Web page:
Fathers should not fear family courts


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Fathers should not fear family courts

  1. 1. Britain’s family courts are fair to fathers Martin Narey When women are judged to have failed as mothers caring dads can win custody battles We learnt yesterday that a “permissive mother” had lost custody of her sons after a family court judge transferred the residency of her children to her father. The judge stated that the woman behaved more like a friend than a parent. The transfer was granted despite the two boys, 14 and 11, having lived with their mother since birth. Some of those who have responded with astonishment, including in the comments section of The Times online, see it as an almost unique departure from a family court system that favours the rights of a mother, it is claimed, over those of a father. Some will be staggered at the disruption to the boys’ lives when they are in their teens; others will find the reports that this is a result of a loving mother’s permissiveness extremely disturbing. The long but meticulously argued and entirely persuasive judgment tells a rather different story, but one that still provides at least four lessons for those parents mired in the courts and in dispute about the residency and contact arrangements for their children. The first, and most important, is that the Family Court is bound by law to do not what is best for parents, not necessarily even to do what is fair to parents, but to do what is best for children. In this case it was clear that Judge Laura Harris was realistic about the disruption to the boys’ lives by moving to live with their father. But, as she concluded, she had to weigh short-term harm against longer-term benefits. In doing so she opens herself to criticism by those who believe that children are not listened to enough in court proceedings and that their wishes must be followed more often. In this case the children’s wishes were clearly expressed. Judge Harris recognised that “their expressed wishes and feelings have consistently been not to see or have a relationship with their father”. Indeed on one occasion when the father turned up to see his sons they held up a sign saying: “I’ve told you a million times to f**k off. Go away you gay bastard.” But despite this, courageously in my view, the judge considered the impact of alienation by the mother on the reliability of the children’s wishes and feelings. The second lesson to be learnt is that in making decisions about what’s best for children the fact that children are loved is not, on its own, enough. In my experience, particularly in looking at cases where children have been taken into care and subsequently adopted, it has been very clear that the birth parent or parents who have lost their children loved them very much. In this case, the judge concluded that the mothergave her own needs and feelings priority at the expense of her children’s. “That is not to say that she does not love her children. I have no doubt she does,” she added. That, however, could not compensate for the wider concern that the mother “significantly failed these boys”. Those failings went far beyond a permissiveness in rearing the children, the judge concluding that the boys had been failed in their educational needs and that the mother provided a very poor role model to them, particularly when dealing with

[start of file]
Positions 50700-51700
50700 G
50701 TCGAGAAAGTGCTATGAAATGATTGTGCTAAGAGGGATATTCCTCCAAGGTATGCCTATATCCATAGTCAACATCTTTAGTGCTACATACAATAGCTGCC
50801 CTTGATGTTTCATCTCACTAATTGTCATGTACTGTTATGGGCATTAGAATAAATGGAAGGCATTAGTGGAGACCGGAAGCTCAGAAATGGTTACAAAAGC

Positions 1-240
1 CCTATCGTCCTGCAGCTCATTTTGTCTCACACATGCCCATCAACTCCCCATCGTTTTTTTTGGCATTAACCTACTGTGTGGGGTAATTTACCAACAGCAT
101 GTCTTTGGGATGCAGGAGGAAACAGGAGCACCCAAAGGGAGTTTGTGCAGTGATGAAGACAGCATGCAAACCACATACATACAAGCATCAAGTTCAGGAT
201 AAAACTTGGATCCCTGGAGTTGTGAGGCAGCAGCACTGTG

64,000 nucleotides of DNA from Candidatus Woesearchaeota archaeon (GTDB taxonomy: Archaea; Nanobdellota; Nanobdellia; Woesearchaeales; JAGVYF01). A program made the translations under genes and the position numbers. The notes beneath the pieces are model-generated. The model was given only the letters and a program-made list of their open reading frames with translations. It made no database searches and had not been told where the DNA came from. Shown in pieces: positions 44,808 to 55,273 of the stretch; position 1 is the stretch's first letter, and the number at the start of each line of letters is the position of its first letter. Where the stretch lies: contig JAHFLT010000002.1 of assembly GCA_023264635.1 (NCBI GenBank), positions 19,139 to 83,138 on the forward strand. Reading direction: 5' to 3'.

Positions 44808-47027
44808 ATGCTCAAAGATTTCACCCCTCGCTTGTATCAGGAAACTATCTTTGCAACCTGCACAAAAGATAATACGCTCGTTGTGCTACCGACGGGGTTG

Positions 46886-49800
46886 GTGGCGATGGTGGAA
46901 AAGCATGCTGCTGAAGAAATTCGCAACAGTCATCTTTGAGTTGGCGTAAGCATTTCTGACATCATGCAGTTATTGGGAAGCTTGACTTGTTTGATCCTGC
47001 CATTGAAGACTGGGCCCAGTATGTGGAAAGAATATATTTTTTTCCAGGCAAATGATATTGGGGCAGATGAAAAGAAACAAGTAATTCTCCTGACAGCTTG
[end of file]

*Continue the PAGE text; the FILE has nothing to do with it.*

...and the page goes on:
2. 2. challenge. Her behaviour at a parents’ evening at her elder son’s school was humiliating to the boy, and she was described by the school’s deputy head as horrendous. The third lesson is that parents need to co-operate with the courts. In this case the father did not so much win the residency of his sons as the mother lose residency. It was clear that in consistently thwarting the court she put her almost pathological hatred of him before the interests of her children. The final lesson is for fathers. Divorcing and divorced fathers who turn to the websites of various fathers’ groups, whether Fathers For Justice, Real Fathers For Justice or any number of similar sites, will be troubled. They will be told that the courts grant residency to fathers in only 7 per cent of cases and that fathers are viewed consistently negatively by both the courts and CAFCASS, the public body that advises the courts on the best interests of children. There is little or no evidence to support that belief. The overwhelming majority of residency arrangements are made without court involvement; and where courts do make a determination, their decisions are likely to reflect the reality that, before separation or divorce, the mother was most involved in parenting. So the fourth lesson is not to give up and to have faith that if it can be seen that it is demonstrably in the interests of a child to live with a father, as it appears to be in this case, judges will do the courageous thing. Sir Martin Narey is a former chief executive of Barnardo’s